Summer in Sikkim-part ll- Pelling

I dreamed that we could not wake up on time and Kanchendjonga has disappeared forever. It woke me up at somewhere around 3 in night and after that I was not able to sleep at all but was not feeling tired. At four, finally, I waked up Manish. We both were sitting on bed looking outside, trying to figure out where IT could be. Soon it was twilight and we both were stunned. They were right in front of us; we did not need to move an inch from our bed to have a view of the mountains but for the whole expanse. We went out in balcony. First rays of sun turned it into pink and then orange-gold and all this happened in just 10 minutes. We were still spellbound by all this but suddenly we realized that soon the show will be over and Rachit( my 5 yr young son) has not seen. We waked up Rachit asking him to look outside the window. All of us were sitting on bed- speechless, looking at the mighty snow clad mountains; Rachit’s first ever. He rushed out in balcony, then to terrace and then wanted binocular to have a closer look. He was so excited, so happy and we both were happier than him to see him.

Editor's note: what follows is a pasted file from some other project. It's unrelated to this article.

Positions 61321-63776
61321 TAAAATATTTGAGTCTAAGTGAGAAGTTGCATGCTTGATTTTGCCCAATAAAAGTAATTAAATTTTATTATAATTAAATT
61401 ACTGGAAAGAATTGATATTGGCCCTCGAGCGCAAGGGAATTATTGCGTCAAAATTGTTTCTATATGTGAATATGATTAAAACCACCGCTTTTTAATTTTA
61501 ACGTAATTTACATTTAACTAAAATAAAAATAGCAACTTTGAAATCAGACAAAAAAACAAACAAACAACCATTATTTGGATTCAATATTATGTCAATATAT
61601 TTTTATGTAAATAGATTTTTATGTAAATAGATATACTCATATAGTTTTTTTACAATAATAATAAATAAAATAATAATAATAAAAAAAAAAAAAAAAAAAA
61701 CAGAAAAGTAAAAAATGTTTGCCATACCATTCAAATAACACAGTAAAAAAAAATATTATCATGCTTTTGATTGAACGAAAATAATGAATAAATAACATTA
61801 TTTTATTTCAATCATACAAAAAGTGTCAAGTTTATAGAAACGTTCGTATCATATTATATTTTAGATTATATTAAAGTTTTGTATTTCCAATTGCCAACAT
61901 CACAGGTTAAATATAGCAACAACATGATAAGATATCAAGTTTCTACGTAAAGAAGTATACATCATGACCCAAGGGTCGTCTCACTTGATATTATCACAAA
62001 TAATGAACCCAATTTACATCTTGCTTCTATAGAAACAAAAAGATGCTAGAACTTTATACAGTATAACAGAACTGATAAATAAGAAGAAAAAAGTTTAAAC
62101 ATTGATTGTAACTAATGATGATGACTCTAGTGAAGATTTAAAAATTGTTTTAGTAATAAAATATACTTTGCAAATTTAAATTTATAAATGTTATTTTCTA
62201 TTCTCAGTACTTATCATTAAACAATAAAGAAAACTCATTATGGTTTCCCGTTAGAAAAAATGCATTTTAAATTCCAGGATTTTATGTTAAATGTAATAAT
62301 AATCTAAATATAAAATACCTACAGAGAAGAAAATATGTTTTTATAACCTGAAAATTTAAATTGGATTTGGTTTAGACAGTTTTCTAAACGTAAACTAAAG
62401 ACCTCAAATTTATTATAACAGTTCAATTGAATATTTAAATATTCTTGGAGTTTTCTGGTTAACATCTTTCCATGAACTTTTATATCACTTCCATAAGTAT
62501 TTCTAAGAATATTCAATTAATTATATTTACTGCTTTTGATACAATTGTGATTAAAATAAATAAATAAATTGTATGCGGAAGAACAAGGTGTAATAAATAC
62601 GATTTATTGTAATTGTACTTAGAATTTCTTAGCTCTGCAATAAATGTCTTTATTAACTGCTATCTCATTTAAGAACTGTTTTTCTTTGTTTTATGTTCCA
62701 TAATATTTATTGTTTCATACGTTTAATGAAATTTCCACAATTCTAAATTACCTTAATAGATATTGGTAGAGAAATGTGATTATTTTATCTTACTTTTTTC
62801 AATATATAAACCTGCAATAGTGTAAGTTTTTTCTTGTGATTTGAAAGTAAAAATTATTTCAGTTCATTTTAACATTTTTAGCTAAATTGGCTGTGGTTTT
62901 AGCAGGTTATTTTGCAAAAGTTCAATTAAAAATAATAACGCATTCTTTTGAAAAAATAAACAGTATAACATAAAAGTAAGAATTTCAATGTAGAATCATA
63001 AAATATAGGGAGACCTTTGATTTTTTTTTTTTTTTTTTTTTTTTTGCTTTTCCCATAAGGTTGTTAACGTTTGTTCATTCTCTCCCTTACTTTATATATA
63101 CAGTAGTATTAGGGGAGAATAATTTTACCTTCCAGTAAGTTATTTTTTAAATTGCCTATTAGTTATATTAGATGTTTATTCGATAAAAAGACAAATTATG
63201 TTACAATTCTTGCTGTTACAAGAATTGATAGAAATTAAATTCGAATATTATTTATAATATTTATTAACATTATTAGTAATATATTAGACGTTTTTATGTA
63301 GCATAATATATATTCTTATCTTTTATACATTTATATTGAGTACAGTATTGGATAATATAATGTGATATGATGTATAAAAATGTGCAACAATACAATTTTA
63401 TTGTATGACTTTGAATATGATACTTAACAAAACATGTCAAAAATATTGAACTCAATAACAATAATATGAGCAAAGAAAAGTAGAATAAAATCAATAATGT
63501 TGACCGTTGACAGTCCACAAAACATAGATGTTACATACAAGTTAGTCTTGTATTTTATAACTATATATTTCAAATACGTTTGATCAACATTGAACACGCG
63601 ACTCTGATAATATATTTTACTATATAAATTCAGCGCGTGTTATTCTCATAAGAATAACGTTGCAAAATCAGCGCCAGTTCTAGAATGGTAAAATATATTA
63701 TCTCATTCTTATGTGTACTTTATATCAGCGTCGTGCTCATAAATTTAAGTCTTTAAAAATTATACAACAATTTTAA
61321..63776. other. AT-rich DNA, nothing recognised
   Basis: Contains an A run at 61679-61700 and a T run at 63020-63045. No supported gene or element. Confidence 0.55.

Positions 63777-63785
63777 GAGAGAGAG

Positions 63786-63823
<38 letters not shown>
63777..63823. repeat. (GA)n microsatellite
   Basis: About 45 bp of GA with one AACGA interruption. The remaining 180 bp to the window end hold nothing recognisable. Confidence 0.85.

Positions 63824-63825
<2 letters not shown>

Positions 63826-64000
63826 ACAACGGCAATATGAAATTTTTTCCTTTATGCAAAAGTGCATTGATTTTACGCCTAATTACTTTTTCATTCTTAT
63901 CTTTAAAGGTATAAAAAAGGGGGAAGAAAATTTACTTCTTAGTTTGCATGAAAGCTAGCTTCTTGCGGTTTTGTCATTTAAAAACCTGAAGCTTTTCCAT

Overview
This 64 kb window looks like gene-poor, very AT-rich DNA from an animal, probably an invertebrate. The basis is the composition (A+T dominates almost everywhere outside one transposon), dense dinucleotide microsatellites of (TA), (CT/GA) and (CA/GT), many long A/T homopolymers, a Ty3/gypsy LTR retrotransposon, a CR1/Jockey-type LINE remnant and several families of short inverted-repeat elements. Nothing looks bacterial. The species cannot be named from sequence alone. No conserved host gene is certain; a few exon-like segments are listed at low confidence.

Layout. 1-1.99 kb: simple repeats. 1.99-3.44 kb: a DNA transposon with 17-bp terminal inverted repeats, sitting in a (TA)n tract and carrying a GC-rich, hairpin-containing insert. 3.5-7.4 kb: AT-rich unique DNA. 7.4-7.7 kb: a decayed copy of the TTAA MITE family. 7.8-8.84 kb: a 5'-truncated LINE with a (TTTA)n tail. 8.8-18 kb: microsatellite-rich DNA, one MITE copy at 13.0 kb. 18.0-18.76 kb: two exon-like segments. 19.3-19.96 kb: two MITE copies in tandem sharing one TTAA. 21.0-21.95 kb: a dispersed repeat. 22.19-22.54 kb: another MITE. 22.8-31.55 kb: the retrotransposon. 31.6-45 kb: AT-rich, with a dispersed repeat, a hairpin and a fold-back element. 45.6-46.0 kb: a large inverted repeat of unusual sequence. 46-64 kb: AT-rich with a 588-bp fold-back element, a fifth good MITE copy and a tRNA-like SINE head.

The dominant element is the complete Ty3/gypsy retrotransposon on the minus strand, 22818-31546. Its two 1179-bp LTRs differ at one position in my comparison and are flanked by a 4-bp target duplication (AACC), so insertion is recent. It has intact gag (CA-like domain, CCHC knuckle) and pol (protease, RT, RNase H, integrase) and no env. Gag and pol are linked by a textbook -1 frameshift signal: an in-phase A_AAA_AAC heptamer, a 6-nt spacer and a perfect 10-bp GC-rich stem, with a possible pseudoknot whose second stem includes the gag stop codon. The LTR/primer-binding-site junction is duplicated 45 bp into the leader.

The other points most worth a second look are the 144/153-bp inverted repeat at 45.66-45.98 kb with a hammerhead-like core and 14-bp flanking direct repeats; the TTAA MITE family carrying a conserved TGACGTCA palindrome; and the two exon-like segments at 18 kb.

Kanchendzonga views from Pelling

When clouds drew the curtain to end this magnificent show of 40-45 minutes, we reluctantly came inside and got ready for the day.

Pemayangtse Monastery was a little more than 2 km from upper Pelling, taking around 45-60 minutes to walk (with a kid). The walk to Pemayangtse was a lovely one. We were out of the town in 10 minutes and walking on a smooth, winding road lined (not by planted trees but by naturally growing vegetation) with tall trees, in fact tall is a small word to describe them; they were rooted somewhere deep down on slopes and were reaching far out to sky. We were stopping here and there, asking people (they were a few) about trees. People were friendly, told us in detail about the trees they knew and became friendlier when they came to know that we were basically from Udaipur.